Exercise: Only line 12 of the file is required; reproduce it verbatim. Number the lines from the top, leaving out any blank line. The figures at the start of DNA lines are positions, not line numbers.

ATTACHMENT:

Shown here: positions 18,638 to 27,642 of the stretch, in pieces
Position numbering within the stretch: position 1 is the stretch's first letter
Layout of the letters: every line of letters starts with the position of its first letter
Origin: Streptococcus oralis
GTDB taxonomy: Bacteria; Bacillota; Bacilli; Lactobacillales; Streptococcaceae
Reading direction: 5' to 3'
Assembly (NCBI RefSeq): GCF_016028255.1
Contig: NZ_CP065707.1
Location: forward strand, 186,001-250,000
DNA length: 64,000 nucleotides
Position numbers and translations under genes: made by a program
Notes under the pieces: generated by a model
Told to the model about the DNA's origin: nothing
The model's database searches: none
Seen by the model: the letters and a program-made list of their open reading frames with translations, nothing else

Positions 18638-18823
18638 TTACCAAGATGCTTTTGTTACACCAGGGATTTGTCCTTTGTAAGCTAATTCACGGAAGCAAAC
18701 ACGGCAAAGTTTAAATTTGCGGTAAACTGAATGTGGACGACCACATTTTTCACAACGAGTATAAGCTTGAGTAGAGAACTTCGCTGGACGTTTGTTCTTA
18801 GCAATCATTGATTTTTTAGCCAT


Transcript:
Notes under the pieces: generated by a model